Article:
Capacity – 69,000 (39,419 Reduced), Avg. Attendance – 40,641 (58.9% or 103.1%), Home Field Advantage – 31W – 11L – 9D (2.0 ppg), Soccer Specific – No, Surface – Turf

Notes: Seattle’s Home since 2009. Perhaps what’s most impressive about Seattle is their longevity. To have such high Attendance, and Home Field Advantage for so long. If it were not for Atlanta, Seattle would easily top this list.

Mercedes-Benz Stadium (Atlanta United) Not built by MLS team

Capacity – 72,035 (42,500 Reduced), Avg. Attendance – 53,002 (73.6% or 124.7% Reduced), *Home Field Advantage – 16W – 3L – 6D (2.16 ppg), Soccer Specific – No, Surface – Turf

Notes: Atlanta’s home since since September of 2017 (*Less than 3 seasons). Despite not being a soccer specific stadium and being played on turf the atmosphere in “The Benz” is electric. There are reports that they are the 15th highest attended soccer team in the world. That’s nuts for this league and I look forward to this trend continuing. Atlanta beat out Seattle here on higher Average Attendance and Capacity.

Check out the rest of my series Profiling MLS Teams 2018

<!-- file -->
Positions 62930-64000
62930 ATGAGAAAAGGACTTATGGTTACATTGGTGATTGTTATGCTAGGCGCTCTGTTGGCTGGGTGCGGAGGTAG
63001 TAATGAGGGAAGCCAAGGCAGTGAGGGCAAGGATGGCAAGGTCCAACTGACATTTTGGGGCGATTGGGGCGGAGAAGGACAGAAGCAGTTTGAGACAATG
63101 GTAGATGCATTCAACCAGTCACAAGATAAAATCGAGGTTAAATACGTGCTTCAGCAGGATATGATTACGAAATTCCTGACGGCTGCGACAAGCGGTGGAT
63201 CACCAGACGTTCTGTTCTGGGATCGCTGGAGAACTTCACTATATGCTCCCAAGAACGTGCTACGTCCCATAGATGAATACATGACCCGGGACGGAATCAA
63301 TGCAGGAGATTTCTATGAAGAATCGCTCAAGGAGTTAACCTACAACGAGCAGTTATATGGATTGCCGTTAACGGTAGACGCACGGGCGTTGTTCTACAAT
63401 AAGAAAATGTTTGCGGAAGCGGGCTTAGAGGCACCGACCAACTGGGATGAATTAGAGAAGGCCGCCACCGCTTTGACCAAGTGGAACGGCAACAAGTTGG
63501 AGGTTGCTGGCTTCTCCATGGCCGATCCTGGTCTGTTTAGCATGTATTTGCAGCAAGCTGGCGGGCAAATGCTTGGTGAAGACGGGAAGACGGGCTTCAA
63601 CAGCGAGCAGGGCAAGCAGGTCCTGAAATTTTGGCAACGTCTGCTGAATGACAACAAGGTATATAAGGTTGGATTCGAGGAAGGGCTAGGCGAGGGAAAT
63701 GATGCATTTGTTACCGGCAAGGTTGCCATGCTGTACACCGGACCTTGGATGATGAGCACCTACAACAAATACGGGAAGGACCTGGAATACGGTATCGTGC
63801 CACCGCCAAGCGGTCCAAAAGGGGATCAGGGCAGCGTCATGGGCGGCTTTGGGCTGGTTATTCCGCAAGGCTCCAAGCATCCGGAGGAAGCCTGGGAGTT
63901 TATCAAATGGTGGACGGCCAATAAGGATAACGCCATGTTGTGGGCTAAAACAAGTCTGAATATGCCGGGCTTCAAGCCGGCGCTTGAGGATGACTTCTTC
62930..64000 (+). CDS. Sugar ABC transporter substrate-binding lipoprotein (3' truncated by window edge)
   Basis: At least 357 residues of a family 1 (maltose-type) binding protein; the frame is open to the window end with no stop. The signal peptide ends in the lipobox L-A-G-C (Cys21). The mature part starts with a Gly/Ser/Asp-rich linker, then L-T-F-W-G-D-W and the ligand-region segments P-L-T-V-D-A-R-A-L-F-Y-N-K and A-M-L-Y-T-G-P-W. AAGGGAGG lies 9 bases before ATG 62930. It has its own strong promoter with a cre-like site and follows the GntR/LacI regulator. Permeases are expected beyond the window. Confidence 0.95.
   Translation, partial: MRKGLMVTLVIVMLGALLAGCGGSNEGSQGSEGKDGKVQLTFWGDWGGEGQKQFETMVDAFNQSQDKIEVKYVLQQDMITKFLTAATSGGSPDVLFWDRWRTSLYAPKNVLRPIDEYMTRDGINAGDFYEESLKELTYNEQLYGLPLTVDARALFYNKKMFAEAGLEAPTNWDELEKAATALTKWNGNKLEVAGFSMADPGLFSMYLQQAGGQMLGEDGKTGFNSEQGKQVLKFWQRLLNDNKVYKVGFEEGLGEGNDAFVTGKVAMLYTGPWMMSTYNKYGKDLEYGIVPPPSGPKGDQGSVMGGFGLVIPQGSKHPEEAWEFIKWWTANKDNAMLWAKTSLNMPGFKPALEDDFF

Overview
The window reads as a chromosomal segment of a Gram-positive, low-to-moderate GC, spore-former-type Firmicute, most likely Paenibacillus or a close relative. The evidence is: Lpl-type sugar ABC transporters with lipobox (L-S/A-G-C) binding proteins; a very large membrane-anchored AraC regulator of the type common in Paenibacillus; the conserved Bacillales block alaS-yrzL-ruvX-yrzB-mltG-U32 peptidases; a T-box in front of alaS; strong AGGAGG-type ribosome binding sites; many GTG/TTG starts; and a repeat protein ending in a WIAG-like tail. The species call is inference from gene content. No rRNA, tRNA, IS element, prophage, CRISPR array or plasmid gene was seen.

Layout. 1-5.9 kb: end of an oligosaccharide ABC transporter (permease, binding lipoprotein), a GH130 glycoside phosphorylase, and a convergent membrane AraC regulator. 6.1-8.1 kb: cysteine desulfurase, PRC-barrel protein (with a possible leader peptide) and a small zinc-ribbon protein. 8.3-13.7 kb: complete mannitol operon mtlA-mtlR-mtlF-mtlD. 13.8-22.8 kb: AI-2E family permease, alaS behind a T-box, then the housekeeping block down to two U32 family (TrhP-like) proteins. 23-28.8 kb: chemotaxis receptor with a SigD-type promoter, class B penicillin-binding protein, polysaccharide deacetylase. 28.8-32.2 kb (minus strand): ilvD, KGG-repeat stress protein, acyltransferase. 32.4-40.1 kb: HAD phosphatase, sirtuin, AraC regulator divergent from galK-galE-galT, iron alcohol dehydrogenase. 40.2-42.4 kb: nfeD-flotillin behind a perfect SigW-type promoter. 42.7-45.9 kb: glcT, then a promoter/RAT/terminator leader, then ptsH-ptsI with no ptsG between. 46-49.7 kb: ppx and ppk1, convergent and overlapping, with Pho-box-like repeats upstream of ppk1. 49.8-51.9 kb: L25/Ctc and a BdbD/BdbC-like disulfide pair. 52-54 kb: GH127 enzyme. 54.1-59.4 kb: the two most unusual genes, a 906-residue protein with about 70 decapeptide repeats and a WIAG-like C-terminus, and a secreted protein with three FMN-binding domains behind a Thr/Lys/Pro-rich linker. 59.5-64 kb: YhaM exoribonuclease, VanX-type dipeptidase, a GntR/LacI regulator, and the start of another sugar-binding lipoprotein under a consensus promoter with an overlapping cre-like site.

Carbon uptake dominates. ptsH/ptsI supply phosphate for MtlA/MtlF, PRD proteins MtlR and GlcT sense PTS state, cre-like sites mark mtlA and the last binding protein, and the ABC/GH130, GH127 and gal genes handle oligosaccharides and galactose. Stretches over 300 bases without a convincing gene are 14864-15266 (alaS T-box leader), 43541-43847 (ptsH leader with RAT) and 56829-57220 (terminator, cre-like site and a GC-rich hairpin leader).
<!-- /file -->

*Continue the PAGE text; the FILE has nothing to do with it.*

Gregg Berhalter, USMNT Head Coach and a USMNT November Review

This is a bit of a “USMNT November Grab-Bag” as I missed some opportunities to write about a few things while traveling for Thanksgiving and being sick for the following week. So I hope you enjoy me playing catch-up and trying to be concise.

Gregg Beralter, USMNT Head Coach 

As of today, December 2nd 2018, the US Soccer Federation has finally, officially named Gregg Berhalter as the new US Men’s National Team head coach. I’ve already written about why I think Berhalter deserves the job here. If you are new to Gregg Berhalter I suggest you read that and check out this video MLS just released on YouTube. While I do applaud the end product of the USMNT head coach search, I am not sure that I approve of the process by which he was hired. It has been widely reported that no other likely candidates (Tata Martino, Jesse Marsch, Peter Vermes, Oscar Pareja, et al.) were interviewed for the job. That being said Earnie Stewart has stayed quiet on what his exact process was for picking the new manager. Until he sheds some light on that process I will withhold final judgement.

In looking forward to Berhalter’s tenure, it’s worth noting something The Total Soccer Show brought up in a recent podcast: due to the prolonged period where there was no head coach, Gregg Berhalter may not be provided the same patience that many new managers are usually provided. People have been waiting for this announcement since October of 2017. As such they wish a system, a plan, and/or a structure were already in place at this point. If Berhalter falters early, many won’t be inclined to give him a second chance.

However, in all reality, Berhalter still has some time to establish that system: